What will we remember during this time?
This thought echoed in my mind while I was sitting within the four walls of my bedroom. This entire pandemic is going to be a pivotal and historical moment in our lives.
Before lockdown, I already saw my friends be personally affected by the overt discrimination as a result of this pandemic — discrimination that is still happening. I thought about SARS, H1N1, and even further back to other repeated, exclusionary events in Canadian history: the mistreatment of Chinese railroad workers, the Head Tax, the internment camps for Japanese Canadians, the Komagata Maru incident, and more.
Supporting a community, virtually
As a mental health advocate myself, I work with various organizations to help end the stigma against mental health in Asian communities. I could see the detrimental effects the pandemic was having against Asian Canadians.
My own source of comfort was seeing mainstream concerts and community events being held virtually during quarantine. But I was still unsatisfied. In the back of my mind, I was still thinking about the xenophobia towards the Asian community.
I wondered why there wasn’t a person or an organization with influence who could create an initiative to not only speak about the discrimination, but also highlight our beautiful culture. I really wanted a community-driven initiative — a counter-narrative to celebrate our cultural resilience and to educate others that we have always been a part of Canadian history.
It was then I decided to no longer be a passive listener to the community, but rather an active participant for change. My idea was simple: to archive the Asian Canadian experience through art during COVID-19. A way to address xenophobia and discrimination without directly addressing it.
I reached out to my friends at Tea Base and Myseum of Toronto to brainstorm ideas about what we could do to support our community. Together we had the same goals: to create counter-narratives for the Asian Canadian community, and to inspire hope through art. I wanted to self-document our voices and create something positive out of these negative times, and make this art accessible digitally.
That was how Quarantine Qapsule (QQ) was born.
Documenting our stories, our Chinatowns
I never thought I would be the one to step up to the plate. Perhaps what my dissatisfaction told me was, “I have to do it.”
The message of QQ grew as we hosted a webinar through Myseum to talk about our physical cultural spaces, such as Chinatowns. The pandemic had changed these places, due to the vandalism, the lack of foot traffic, and the rapid gentrification. It made us realize that because we are stuck at home, our physical spaces have been neglected. It was time to talk about it and share its stories virtually.
I, along with my fellow panelists, knew the importance of Chinatown as a safe space and a community rich with culture. We would risk losing these important stories forever if we never documented or continued to share them.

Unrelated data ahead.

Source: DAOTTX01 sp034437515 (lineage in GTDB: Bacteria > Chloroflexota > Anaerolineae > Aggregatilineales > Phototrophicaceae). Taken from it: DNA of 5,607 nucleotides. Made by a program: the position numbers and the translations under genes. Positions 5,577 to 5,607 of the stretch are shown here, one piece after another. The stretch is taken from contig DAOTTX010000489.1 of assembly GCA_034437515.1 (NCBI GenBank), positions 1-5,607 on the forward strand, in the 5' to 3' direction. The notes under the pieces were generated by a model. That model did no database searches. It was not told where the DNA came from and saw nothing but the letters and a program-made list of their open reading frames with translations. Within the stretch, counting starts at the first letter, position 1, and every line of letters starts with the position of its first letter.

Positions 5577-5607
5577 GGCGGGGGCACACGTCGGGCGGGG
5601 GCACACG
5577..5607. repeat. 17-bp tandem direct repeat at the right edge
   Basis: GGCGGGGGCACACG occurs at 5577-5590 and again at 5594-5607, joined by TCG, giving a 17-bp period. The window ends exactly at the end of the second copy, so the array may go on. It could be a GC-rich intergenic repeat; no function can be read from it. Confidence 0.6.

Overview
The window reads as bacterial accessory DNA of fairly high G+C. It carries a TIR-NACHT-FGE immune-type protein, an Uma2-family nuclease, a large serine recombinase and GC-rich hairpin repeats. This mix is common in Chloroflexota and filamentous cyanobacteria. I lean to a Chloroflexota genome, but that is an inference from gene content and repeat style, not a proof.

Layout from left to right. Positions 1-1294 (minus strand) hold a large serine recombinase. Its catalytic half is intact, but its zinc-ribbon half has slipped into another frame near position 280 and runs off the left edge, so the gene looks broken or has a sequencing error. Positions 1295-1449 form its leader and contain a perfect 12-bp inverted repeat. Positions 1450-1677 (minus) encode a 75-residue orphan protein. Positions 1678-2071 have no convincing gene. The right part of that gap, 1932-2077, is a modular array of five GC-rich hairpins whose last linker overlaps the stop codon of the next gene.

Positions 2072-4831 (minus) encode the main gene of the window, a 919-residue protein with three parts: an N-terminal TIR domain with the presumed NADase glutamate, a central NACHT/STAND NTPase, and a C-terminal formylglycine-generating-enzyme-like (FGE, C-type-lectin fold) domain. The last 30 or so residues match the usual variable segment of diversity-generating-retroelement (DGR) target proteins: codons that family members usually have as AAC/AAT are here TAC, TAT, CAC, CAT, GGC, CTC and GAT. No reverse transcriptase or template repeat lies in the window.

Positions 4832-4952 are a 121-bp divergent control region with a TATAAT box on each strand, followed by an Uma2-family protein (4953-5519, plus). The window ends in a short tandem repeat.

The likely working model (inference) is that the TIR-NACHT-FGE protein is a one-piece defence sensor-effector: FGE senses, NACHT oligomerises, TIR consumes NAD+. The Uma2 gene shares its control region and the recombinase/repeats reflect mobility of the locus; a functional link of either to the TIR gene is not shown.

Our main call to action through this discussion was to bridge the gap between generations, language, and culture in order to inherit and share Asian Canadian stories. Furthermore, we wanted to express our appreciation of our cultural spaces despite not physically being there. As Joshua Aries, a filmmaker from Vancouver, expressed, isolation cannot affect our storytelling.
Helping new voices through mentorship
Alongside the webinar and Quarantine Qapsule’s community archive, we created a Mentorship Program where those with no artistic training could contribute to QQ with the guidance of an industry creative. We wanted to broaden our scope and ensure no voice was excluded because they did not identify as a “creative person,” or did not feel comfortable creating something.
As a result, there is a love letter to the females in one’s family, an intimate conversation between a grandma and her granddaughter while cooking, and a video about returning to Canada expressed through traditional Chinese drumming.
Our mentees are natural storytellers. They have so much to say and offer to the table. All they needed was a push, a safe space to experiment and to feel confident in their own voice. They are now realizing the power and agency they have always possessed. They will not wait for someone else to tell their stories.
Afterwards, contributors to QQ personally reached out to me sharing how this experience was their highlight in 2020, or how they felt connected to others because of the community we created. I did not anticipate the magnitude or positive ripple effects this project had on those involved, and it was gratifying. If we never had this program, whose voices would we have excluded?
From Toronto to Vancouver
Joshua Aries, who was also a Quarantine Qapsule mentor, was really inspired by the success in Toronto. He said, “Why not bring this to B.C,?”
I thought, “Why not?”
Now in June 2021, we are looking forward to showcasing the result of QQ’s partnership with Emily Carr University of Art & Design. Furthermore, the pieces from the B.C. QQ will become academic sources. It’s so exciting to know that not only are we helping Asian Canadian artists with being seen, we are furthermore providing resources for ANYONE who wants to learn about the Asian Canadian experience during the COVID-19 pandemic. It’s a unique source as the pieces are told through art!
This practice of self-documentation and authorship is an ongoing process, especially during this time of growth and healing. I hope the Quarantine Qapsule brings a source of levity into your lives. And I hope it urges you to create and remember that your experiences matter.
B.C.’s Quarantine Qapsule will be unveiled digitally on June 25, 2021 at Emily Carr University of Art and Design.
Header image: “Dancing in the Noise” by Yuliku Chen. Photo credit: Myseum of Toronto
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